Whether it is science that brings us to this conclusion, as Satinover discussed, or whether it is just one's own life; we for the most part feel that there is something more that is hidden, and whatever it is, its appeal is growing in our time. Laitman cited the renowned Kabbalistic text The Zohar as stating that, from the end of the twentieth century onward, the desire to know the forces imperceptible to our five senses will evolve and "the world will begin to feel that the knowledge in the wisdom of Kabbalah is necessary for its very existence.
The main difference, Laitman stated, is that while all of our teachings evolve naturally, through our five senses, Kabbalah nurtures a sixth sense. The desire to know what is hidden from the five senses is like the nucleus of the sixth sense, what Laitman defines as "a point in the heart.
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Laitman made the point that this is why Kabbalah is called "the wisdom of the hidden": it discloses the part of reality that is hidden from our five senses. In such a state, one engages in a new reality, experiencing existence outside one's own body, beyond the range of our five senses, and ascends in levels of perception that Laitman called "spiritual worlds. One who attains the sixth sense, according to Laitman, perceives and researches different worlds - upper, spiritual worlds which complement one another.
They become a reality for that person.
One is said to lose sensation of time, space, and motion as he or she feels an endless stream of life, independent of the five senses. Since a Kabbalist acquires a different sensation outside the five senses, he or she lives with a different approach to life and to reality.
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This view of spirituality that Laitman discussed blended two age-old disparate approaches to reality: the scientific, which relies on research to bring observable, veritable results; and the religious, which relies on the revelation of one or many individuals, and following interpretations of those revelations. The Kabbalistic method of attaining a sixth sense promises revelation through research where the subject of research is one's own perception.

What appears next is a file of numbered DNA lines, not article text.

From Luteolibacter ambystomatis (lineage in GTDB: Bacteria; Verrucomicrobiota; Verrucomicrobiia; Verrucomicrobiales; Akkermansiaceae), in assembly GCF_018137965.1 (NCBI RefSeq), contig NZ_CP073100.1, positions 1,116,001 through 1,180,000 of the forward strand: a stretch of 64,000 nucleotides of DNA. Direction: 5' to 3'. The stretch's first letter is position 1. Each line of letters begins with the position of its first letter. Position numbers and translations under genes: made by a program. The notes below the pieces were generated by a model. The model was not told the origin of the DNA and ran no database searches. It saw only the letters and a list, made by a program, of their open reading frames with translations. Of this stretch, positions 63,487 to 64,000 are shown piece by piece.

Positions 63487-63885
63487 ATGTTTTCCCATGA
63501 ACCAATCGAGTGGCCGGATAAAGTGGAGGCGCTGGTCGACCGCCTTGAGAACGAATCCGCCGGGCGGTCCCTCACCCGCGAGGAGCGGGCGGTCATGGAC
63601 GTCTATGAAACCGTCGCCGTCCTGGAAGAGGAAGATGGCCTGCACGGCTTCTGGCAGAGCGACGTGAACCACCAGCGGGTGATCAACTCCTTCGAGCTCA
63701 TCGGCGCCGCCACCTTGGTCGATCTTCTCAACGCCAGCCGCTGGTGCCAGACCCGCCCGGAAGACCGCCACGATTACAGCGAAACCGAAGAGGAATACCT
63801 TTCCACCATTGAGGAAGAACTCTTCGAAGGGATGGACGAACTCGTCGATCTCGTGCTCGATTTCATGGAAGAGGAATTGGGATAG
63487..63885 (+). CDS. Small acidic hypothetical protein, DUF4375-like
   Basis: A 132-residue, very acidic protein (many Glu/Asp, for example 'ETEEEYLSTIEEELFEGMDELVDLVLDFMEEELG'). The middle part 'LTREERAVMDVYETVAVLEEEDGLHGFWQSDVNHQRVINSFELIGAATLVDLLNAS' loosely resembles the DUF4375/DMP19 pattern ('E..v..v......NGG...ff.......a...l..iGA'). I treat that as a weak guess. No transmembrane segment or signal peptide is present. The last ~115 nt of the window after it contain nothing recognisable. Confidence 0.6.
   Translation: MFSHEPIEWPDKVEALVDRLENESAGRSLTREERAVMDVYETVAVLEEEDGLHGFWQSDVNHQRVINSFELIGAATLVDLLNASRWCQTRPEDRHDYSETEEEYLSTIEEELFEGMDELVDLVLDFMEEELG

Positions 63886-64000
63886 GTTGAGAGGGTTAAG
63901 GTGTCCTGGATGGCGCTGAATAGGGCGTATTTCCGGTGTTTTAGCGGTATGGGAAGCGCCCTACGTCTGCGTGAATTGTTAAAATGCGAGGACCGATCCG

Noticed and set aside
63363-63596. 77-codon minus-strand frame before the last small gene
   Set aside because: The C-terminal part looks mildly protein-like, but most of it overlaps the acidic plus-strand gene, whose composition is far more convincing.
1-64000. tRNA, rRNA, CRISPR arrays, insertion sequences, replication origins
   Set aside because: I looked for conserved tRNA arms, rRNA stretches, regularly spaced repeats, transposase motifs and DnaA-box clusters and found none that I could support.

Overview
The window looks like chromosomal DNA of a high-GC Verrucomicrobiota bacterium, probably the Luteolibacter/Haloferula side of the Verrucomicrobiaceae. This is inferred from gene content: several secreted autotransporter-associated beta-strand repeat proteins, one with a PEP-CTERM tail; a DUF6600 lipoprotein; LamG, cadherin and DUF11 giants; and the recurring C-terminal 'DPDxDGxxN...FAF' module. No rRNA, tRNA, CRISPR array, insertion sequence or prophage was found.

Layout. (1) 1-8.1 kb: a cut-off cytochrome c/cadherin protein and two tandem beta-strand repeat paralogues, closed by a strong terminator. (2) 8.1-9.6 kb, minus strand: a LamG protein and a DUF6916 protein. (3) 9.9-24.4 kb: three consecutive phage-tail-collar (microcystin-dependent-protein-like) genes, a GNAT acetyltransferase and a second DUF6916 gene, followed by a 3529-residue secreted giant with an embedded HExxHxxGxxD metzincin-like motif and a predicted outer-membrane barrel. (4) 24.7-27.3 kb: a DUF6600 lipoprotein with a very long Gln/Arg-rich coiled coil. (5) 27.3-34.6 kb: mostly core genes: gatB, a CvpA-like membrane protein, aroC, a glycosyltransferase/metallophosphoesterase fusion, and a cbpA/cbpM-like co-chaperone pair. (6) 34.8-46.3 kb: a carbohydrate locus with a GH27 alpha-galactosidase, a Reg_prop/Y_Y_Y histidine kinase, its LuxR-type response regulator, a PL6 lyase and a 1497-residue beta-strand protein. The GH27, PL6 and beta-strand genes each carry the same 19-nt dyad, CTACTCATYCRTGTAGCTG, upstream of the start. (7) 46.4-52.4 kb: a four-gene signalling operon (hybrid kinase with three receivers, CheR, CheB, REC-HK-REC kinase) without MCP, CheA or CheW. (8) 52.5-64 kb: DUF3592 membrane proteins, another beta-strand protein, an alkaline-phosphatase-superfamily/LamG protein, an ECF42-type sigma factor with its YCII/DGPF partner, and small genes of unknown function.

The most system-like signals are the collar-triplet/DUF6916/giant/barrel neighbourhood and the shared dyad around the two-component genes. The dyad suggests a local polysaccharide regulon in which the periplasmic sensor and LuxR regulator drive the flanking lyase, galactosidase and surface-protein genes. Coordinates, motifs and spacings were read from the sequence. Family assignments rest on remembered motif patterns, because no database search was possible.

Satinover's and Laitman's discussions came into contact on the point of everything boiling down to our perception. They also agreed on a spiritual reality existing beyond a certain boundary.
Whilst Satinover described quantum theory's inability to analyze beyond this boundary, Laitman first described the boundary - the five senses - then introduced Kabbalah as the area of research which delves into this hidden arena. Quantum theory expresses something of a limit of enquiry in the five senses, while Kabbalah doesn't deal with the five senses at all, offering instead a method to develop the sixth sense. So at the end of the discussions, Satinover and Laitman left us with two choices regarding spirituality: either make up your own mind about what it is, or develop another sense and research it.
In the December World Peace Lectures, one of the principal discussions was about interconnectedness. How should we relate to each other and to the world in our ever-integrating global-technological framework? Laitman mentioned one of humanity's major problems as being that we have connected the world through global technologies, economies, and all kinds of common systems, but our inner, mental development has not yet reached this level of technological integration.
Primarily, Laitman was saying that technological development in and of itself is not the problem, but that the problem lies only in its applications; in the intention with which we use the world. In other words, the technological systems we've built are interconnected, but its operators, us, are not connected, and we therefore use these systems contrary to their setup.
The solution to this problem looks very simple in theory: to connect in one common intention toward the world and begin to cooperate. But when we look at the continual subdivision of ideas and worldviews, connecting in a common intention seems like some unrealistic concept beyond our reach. Laitman has two things to say about this: One, that the only aspect of the world needing correction is the person's intention toward it; and two, if we don't correct our attitude to the world, we will experience more and more suffering until we realize that we have to correct it.